As the Joint Center for Housing Studies of Harvard University predicted, however, the soaring climb in mortgage rates caused by the Federal Reserve’s attempt to stifle nation-wide inflation has caused a bit of a cool down.
According to the Georgia Multiple Listing Service, a partner of the Association of Georgia Realtors, Atlanta’s median sales price dropped by $37,010 to a total $370,990 in September. Prices in the big city are on the decline. All the same, homes remain largely unaffordable for most hopeful Atlanta buyers.
A recent Realtor.com report revealed that three out of every four U.S. households can no longer afford monthly mortgage payments. It’s all thanks to mortgage rates more than doubling since the beginning of 2022.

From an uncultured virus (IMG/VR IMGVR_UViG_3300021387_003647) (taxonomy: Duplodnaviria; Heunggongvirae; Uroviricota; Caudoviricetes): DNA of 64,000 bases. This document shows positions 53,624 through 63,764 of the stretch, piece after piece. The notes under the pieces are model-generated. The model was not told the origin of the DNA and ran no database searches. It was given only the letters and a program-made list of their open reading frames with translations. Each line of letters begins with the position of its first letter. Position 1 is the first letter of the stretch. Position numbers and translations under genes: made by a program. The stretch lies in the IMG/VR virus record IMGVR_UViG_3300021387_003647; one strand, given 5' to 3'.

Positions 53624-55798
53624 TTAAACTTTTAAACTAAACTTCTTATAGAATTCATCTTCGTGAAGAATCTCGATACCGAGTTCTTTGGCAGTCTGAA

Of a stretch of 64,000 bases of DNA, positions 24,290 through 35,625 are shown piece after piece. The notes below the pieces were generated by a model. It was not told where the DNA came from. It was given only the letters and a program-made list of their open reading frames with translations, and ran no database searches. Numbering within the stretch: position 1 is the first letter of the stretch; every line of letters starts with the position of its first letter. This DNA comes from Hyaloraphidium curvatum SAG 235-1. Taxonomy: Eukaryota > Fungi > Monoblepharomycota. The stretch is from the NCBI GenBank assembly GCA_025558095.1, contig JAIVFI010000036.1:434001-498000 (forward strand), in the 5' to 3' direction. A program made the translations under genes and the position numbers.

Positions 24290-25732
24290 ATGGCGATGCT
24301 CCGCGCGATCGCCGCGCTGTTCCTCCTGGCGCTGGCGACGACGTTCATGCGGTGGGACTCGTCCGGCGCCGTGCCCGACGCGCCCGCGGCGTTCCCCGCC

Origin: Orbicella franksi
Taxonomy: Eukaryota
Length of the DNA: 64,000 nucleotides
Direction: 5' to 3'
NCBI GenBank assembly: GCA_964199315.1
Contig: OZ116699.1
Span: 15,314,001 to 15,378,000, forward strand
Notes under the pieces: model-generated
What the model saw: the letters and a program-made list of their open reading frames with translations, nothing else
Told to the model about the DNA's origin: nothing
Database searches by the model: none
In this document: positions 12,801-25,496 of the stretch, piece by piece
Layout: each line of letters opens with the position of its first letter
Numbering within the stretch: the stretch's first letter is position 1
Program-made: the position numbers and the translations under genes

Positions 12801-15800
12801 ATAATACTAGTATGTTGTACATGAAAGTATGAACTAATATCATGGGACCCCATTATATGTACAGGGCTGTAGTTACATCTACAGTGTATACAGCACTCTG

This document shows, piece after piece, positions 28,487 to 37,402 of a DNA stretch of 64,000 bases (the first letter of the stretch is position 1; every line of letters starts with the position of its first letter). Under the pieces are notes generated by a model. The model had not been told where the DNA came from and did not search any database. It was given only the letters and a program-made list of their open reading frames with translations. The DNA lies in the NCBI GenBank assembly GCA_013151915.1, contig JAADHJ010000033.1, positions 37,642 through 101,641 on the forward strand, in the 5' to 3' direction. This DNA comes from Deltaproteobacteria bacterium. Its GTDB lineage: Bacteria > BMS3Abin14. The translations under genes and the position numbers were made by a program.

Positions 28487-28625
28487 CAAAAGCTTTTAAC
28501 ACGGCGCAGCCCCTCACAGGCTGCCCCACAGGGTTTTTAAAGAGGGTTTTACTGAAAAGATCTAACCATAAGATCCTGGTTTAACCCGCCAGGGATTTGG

To remain within the 28% debt-to-income ratio threshold suggested by most accountants, a modern Atlanta household needs to earn $116,890 a year before taxes to afford a median-priced home. That’s just shy of Realtor.com’s estimated six-figure household income of $124,000 on the national level.
According to the 2020 U.S. Census, the median income for an Atlanta household — not individual income — is $64,179 — a measly 54.9% of the necessary income.
The good news is that prices are on the downslope. The bad news is that prices are dropping because rising mortgage rates.